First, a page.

Sevesteen said...

I'm an oridnary atheist, not a New Athiest. One of the problems that I have is that the morality of one's religion is based quite a bit on luck--what if you were raised as a Westboro Baptist? If a voice tells you to sacrifice your child, is that God or schizophrenia? If you leave one church and join another based on teachings, how is that different than my rational choice on proper moral behavior?

DaisyDeadhead said...

Sevesteen, true. Why do you think people change their churches?

D. said...

I tend to worry about people with no constraints, moral, ethical, or fear of prison.

I don't like fear as a control, although I admit that with many people, that is the only thing that works. Even so, there is healthy fear (things that can kill you) and unhealthy fear (things that invite imagined results, like possible social...infelicities). There are plenty of people out there with moral constraints who are still lying, stealing, murdering, etc.

There is the possibility that, like a lot of people going on about morality, the Organized Atheists are talking about sex. In which case, morality promising hellfire is harmful and ethics do a better job (I'm not going to mention all those religious men who are flouting their own morals because we'd be here all day) of centering benefits and harms on the actual people involved.

Sociopaths, luckily, are rare. But really, I would prefer a morality based on ethics.

EG said...

My view of humanity is utterly realistic: humans have enslaved each other, pillaged, raped, and committed mass genocide. There have been Final Solutions, prison camps and Gulags. People have killed each other for insurance policies, parking places, brand-name shoes and having the wrong tattoos. And this has been possible even though the perpetrators DID believe in divine retribution and everlasting hell-fire.

As an atheist, this is where your argument falls apart for me. Why am I supposed to believe that religion has any moral force when the people who have perpetrated such terrible things have been believers? Am I supposed to be afraid that things are going to be worse than the Holocaust? It's been believers who've persecuted people like me, Jews, historically speaking. I just don't see much evidence that religious belief actually does prevent horrible behavior.

DaisyDeadhead said...

EG: I just don't see much evidence that religious belief actually does prevent horrible behavior.

Well, I am telling you, it does.

I anticipated a response like this, which is why I offered myself as an example. Are you claiming I don't know myself as well as I know I do? ;)

I am a typical person (as someone who belongs to a minority faith, you are atypical), so I think I speak for a lot of 'regular' people just like me.

Doesn't that count?

D, I have often thought it IS sex they are talking about, but to me, that is the least of it. I am talking (example) about going after people you believe need to be punished for bad behavior, and you know punishment will not happen any other way.

Barnacle Strumpet said...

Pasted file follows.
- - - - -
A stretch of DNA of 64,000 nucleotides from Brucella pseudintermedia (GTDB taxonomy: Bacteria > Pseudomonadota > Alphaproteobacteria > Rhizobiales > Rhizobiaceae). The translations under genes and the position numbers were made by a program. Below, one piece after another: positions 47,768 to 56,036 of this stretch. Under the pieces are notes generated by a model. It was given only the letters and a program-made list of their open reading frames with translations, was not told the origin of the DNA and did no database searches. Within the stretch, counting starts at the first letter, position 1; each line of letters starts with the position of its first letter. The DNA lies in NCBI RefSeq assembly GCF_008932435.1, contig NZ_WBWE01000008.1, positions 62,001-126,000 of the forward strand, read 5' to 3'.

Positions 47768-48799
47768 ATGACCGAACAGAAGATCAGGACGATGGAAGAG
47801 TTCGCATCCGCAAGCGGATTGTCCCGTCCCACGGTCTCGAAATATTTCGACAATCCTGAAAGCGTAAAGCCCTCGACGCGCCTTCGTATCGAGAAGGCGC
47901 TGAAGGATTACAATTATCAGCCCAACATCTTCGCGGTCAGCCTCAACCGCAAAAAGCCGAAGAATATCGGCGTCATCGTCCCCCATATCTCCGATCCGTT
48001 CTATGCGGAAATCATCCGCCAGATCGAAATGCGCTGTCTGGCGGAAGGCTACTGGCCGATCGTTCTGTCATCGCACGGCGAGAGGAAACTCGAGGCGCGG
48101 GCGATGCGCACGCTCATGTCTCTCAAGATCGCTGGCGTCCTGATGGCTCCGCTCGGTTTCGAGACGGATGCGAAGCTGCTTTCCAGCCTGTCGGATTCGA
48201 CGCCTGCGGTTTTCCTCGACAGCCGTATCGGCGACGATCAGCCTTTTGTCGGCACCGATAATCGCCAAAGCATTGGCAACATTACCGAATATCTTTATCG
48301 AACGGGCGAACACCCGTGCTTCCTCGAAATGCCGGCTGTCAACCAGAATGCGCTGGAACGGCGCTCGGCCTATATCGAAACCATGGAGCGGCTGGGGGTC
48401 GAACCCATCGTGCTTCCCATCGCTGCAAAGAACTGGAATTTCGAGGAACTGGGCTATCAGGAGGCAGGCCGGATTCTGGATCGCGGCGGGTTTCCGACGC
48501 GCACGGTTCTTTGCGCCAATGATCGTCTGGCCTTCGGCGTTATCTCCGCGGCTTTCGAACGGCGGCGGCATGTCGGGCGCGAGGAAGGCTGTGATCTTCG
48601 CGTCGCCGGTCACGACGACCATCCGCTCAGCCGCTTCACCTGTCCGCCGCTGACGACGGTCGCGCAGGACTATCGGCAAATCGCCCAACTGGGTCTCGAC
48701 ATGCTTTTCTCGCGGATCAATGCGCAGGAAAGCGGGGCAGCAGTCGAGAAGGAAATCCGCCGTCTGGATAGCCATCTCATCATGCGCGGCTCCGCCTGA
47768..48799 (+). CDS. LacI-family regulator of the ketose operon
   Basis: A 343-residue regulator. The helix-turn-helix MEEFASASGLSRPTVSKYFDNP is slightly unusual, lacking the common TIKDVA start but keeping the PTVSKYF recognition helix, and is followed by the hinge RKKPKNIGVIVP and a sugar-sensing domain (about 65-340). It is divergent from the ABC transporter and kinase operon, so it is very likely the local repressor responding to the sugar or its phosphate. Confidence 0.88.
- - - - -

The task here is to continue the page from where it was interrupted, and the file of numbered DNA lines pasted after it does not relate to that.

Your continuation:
EG, they had gulags mentioned. Many Communists were, iirc correctly, quite unreligious. (And yes, I am aware they targeted Jews as well).

Daisy, I am an atheist and I largely agree with you. I find the whole atheist schtick where they pretend that morality without religion would be common to be quite amusing.

But then, I am a nihilist. I don't believe in inherent/universal moral guidelines, and I don't see much point in moral relativism.

If an atheist uses logic and reason, they would come to the conclusion that inherent morality does not exist and that relative morality is fairly meaningless. But there's a reason nihilism is not a popular branch of atheism; it's not easy to live a life where you accept that life and everything in it has no meaning, and that everyone can do as they please without their actions being good or bad.

As you said, morality, whether an atheists or a religious person's, is somewhat an opiate that makes living life much, much easier.

I don't think most people, even with religion taken away, would turn to true moral nihilism, like you describe. If you don't believe in morality, you cannot feel aggrieved when people do "bad" things to you; because by logic they aren't bad at all. You can't complain that you've been wronged when someone steals your car, beats you up, or burns shit for the lulz.

Most people would likely continue to nurse a sense of what's wrong and what's right, based on what they wouldn't like to happen to them.

Most people, even without God, would likely wind up banding together and agreeing not to do X bad behaviors, so that they could live in the boring safety of their living rooms, watching TV.

Atheists have it right in some ways, wrong in others. They're right that moral systems would exist without religion; they're wrong about why. They will exist not because humans have some innate moral sense, but rather because creating a system or morals and ethics makes life easier for humans.

While freedom from morals sounds attractive, most people will choose safety and survival over that freedom any day.




Martel said...